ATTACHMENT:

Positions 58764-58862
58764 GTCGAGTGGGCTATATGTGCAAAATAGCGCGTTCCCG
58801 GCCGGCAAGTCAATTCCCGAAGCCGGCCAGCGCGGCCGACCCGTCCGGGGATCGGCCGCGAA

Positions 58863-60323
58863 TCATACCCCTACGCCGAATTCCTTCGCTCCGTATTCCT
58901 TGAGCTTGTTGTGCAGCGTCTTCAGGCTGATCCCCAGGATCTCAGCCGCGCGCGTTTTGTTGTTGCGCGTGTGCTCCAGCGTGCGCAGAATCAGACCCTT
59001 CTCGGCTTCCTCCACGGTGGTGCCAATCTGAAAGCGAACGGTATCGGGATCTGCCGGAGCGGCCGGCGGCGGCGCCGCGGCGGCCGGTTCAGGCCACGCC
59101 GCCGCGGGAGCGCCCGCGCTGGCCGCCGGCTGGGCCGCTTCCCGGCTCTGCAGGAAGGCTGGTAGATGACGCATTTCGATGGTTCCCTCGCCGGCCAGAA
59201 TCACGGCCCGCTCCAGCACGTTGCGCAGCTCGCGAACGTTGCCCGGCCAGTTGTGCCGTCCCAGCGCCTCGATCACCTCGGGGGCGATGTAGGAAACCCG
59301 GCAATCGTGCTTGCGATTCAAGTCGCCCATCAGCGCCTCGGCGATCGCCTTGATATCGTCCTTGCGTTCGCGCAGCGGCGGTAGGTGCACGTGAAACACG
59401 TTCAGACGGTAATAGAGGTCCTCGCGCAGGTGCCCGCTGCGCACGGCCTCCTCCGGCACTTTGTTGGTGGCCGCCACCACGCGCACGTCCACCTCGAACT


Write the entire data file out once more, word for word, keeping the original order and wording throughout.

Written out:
Positions 58764-58862
58764 GTCGAGTGGGCTATATGTGCAAAATAGCGCGTTCCCG
58801 GCCGGCAAGTCAATTCCCGAAGCCGGCCAGCGCGGCCGACCCGTCCGGGGATCGGCCGCGAA

Positions 58863-60323
58863 TCATACCCCTACGCCGAATTCCTTCGCTCCGTATTCCT
58901 TGAGCTTGTTGTGCAGCGTCTTCAGGCTGATCCCCAGGATCTCAGCCGCGCGCGTTTTGTTGTTGCGCGTGTGCTCCAGCGTGCGCAGAATCAGACCCTT
59001 CTCGGCTTCCTCCACGGTGGTGCCAATCTGAAAGCGAACGGTATCGGGATCTGCCGGAGCGGCCGGCGGCGGCGCCGCGGCGGCCGGTTCAGGCCACGCC
59101 GCCGCGGGAGCGCCCGCGCTGGCCGCCGGCTGGGCCGCTTCCCGGCTCTGCAGGAAGGCTGGTAGATGACGCATTTCGATGGTTCCCTCGCCGGCCAGAA
59201 TCACGGCCCGCTCCAGCACGTTGCGCAGCTCGCGAACGTTGCCCGGCCAGTTGTGCCGTCCCAGCGCCTCGATCACCTCGGGGGCGATGTAGGAAACCCG
59301 GCAATCGTGCTTGCGATTCAAGTCGCCCATCAGCGCCTCGGCGATCGCCTTGATATCGTCCTTGCGTTCGCGCAGCGGCGGTAGGTGCACGTGAAACACG
59401 TTCAGACGGTAATAGAGGTCCTCGCGCAGGTGCCCGCTGCGCACGGCCTCCTCCGGCACTTTGTTGGTGGCCGCCACCACGCGCACGTCCACCTCGAACT